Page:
The 2006 Education Aid Reform

Starting in Fiscal 2002, the state moved away from reliance on the statutory Chapter 70 formula, distributing education aid based on annually changing formulas written into outside Section 3 of the annual general appropriations act. It was increasingly recognized that, although Chapter 70 had been fairly successful in reducing disparities in education spending, it was not distributing aid based on ability to pay. See generally this 2005 white paper from the Department of Education.

In 2006 (for Fiscal 2007), the state undertook a major revision of the distribution of education aid. The revision was intended to align aid levels more closely with community ability to pay. The major new element was a concept of “aggregate wealth” — an ability-to-pay construct advanced by the department of education that equally weighted the aggregate property value of each community (based on equalized valuation) and the aggregate income of each community (based on income).

The new formula computed a “target local share” of education spending for each community. Basically, the “foundation aid” for each community would be computed as the difference between the target local share and the foundation budget for the community (which is based on number of students, regional teacher salary levels, etc.). The basic aid allocation appears sound. The problems come up in the computation of the foundation budget itself (not discussed in this analysis) and also in the multi-year transition rules, discussed further below.

The basic target local share computations are published on the “townwide contributions” tab of DOE’s complete formula spreadsheet which is available for download here. In summary, the methodology is:

  1. For each community, compute the foundation education budget.
  2. Sum the total foundation budgets for all communities in the Commonwealth ($9.5 billion in FY13).
  3. Decide what “target aid share” of that total statewide foundation budget should be paid for by the state in and what residual “target local share” should be borne in aggregate by communities. This target split has not changed since 2007, but in some years the state’s actual share has been above target because of grandfathered communities.
  4. Compute an income factor (1.6124% in FY13) that, when applied to the aggregate income of all communities ($204 billion based on tax returns) yields 50% of the total local share; compute a property factor (0.3221% in FY2013) that, when applied to the total equalized valuation of all communities ($1.0 trillion), yields 50% of the target local share.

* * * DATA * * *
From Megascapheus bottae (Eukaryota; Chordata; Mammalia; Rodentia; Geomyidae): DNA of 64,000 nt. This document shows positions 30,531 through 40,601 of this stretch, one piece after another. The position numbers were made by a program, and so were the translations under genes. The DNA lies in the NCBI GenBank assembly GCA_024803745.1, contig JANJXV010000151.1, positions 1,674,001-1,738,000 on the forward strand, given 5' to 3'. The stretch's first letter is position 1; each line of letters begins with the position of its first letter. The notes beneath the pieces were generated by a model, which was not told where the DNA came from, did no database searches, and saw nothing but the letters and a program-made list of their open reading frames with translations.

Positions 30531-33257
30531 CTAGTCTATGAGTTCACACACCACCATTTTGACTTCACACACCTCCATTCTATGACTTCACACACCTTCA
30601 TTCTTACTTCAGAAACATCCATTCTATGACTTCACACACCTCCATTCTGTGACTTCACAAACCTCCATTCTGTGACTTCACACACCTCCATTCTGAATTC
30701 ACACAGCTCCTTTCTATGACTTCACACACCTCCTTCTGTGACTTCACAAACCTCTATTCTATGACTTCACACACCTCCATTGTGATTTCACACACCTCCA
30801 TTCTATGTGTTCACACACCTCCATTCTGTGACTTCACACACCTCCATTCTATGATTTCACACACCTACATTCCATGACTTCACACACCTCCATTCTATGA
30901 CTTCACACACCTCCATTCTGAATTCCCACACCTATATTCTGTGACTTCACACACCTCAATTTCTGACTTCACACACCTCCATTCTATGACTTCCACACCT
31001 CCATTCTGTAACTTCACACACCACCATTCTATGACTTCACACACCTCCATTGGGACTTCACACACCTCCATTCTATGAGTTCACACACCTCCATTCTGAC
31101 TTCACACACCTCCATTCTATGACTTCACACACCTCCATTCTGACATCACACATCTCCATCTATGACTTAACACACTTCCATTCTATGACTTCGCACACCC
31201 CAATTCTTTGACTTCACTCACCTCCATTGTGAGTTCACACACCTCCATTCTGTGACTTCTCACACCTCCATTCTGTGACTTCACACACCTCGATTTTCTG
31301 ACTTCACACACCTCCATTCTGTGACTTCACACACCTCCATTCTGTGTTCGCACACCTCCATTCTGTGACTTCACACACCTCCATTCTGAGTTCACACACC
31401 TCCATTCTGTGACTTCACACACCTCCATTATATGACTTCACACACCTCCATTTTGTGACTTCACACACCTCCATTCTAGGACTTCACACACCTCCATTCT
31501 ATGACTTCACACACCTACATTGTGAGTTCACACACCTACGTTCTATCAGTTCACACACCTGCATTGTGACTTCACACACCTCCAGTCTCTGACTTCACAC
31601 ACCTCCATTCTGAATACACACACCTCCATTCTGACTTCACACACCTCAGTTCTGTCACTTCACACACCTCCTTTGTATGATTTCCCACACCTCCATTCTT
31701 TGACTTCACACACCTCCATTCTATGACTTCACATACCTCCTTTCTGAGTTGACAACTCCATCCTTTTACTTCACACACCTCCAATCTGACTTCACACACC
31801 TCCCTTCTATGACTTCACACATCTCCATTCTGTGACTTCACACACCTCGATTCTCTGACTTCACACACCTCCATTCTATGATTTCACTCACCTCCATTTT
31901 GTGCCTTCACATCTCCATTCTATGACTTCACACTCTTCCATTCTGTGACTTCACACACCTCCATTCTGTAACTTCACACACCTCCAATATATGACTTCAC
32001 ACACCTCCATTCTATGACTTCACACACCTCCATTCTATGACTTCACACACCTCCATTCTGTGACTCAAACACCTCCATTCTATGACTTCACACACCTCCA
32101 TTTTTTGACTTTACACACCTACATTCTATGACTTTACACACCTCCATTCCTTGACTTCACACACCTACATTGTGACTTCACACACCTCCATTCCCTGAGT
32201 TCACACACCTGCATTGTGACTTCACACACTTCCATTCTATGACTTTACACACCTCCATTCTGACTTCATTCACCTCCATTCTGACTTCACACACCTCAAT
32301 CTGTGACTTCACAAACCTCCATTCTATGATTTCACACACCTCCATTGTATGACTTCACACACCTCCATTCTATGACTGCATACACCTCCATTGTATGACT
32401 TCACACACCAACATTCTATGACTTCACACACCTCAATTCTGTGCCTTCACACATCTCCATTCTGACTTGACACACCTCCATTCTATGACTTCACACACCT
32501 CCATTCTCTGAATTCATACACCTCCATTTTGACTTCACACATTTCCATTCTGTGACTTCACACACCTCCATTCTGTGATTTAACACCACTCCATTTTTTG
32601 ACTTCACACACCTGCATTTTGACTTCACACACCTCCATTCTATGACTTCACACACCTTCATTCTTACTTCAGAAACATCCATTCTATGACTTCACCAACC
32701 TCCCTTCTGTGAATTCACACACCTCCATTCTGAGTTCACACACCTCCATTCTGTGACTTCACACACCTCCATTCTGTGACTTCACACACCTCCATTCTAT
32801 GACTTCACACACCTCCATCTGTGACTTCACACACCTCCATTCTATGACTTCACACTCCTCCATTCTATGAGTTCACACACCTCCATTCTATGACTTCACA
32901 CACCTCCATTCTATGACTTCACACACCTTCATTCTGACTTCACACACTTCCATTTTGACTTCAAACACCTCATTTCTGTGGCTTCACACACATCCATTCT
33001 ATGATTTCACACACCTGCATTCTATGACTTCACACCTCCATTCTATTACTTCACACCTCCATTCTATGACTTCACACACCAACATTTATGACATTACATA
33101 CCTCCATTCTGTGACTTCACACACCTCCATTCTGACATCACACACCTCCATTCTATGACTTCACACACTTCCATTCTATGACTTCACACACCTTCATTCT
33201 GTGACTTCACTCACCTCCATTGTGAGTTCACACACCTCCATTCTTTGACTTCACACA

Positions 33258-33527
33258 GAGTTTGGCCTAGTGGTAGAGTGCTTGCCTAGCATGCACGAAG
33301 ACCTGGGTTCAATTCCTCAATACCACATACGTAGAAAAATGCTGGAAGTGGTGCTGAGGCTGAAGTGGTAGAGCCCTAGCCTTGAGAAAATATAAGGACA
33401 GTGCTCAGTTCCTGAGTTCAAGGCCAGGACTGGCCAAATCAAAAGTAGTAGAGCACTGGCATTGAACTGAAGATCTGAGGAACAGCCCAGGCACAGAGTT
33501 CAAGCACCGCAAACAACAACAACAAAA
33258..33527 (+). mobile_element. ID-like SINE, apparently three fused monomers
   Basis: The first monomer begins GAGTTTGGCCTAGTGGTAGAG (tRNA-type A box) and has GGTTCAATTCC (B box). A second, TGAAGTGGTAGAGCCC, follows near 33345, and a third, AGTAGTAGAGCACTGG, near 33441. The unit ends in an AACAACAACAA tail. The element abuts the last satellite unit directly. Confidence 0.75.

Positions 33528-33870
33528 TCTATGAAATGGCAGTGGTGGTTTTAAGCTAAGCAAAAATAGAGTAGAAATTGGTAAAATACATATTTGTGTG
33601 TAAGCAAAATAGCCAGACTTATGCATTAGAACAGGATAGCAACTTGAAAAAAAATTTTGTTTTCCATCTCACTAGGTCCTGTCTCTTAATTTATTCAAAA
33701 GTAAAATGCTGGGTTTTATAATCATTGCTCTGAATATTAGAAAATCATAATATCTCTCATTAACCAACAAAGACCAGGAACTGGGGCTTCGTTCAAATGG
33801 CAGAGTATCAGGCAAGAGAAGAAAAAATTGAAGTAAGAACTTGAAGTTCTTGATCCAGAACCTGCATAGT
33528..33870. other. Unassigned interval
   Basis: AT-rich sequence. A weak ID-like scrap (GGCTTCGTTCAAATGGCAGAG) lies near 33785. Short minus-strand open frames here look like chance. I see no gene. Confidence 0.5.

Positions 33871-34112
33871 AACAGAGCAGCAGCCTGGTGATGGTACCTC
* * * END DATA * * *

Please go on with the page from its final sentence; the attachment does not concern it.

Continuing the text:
5. Apply these factors to the income and property of each community individually to derive a “combined effort yield” for each community.
  6. In cases where the combined effort yield exceeds 82.5% of the foundation budget, set the target local share at 82.5%, otherwise set target local share at the combined effort yield.
  7. Note that the statewide income and property factors actually have to be adjusted upwards so that the statewide total of individual target local shares will come out to the statewide target local share even after the individual target local share is trimmed down to 82.5% of the foundation budget for some of the communities.
  8. Note also that the target local share for each taxpaying community has to be allocated between local and regional school spending. This allocation (proportional to foundation budgets) occurs on the DOE localcont tab of the DOE complete formula spreadsheet — this tab is hidden in the download (in Excel 2003, format/sheet/unhide to view hidden sheets).

Funds were not available in 2007 to immediately increase aid to communities who were not historically receiving their full “foundation aid”. And many communities that were receiving more than the “foundation aid” had to be grandfathered. A five year plan was conceived that would phase in “foundation aid” — communities receiving below their target aid would receive down payment aid to bring them up in five roughly equal steps. Grandfathered communities would receive growth aid (proportionate aide increases to help cover enrollment increases and inflation) and possibly minimum aid ($50 per pupil to make sure all communities got some benefit from the new formula.). See this DOE 2007 resource page, especially DOE white paper on the 2007 plan.

The plan would have, over the long term, continued to address inequalities in education spending while also aligning aid more closely with ability to pay. However, the implementation got derailed by the financial crisis.

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Published by Will Brownsberger

Will Brownsberger is State Senator from the Second Suffolk and Middlesex District.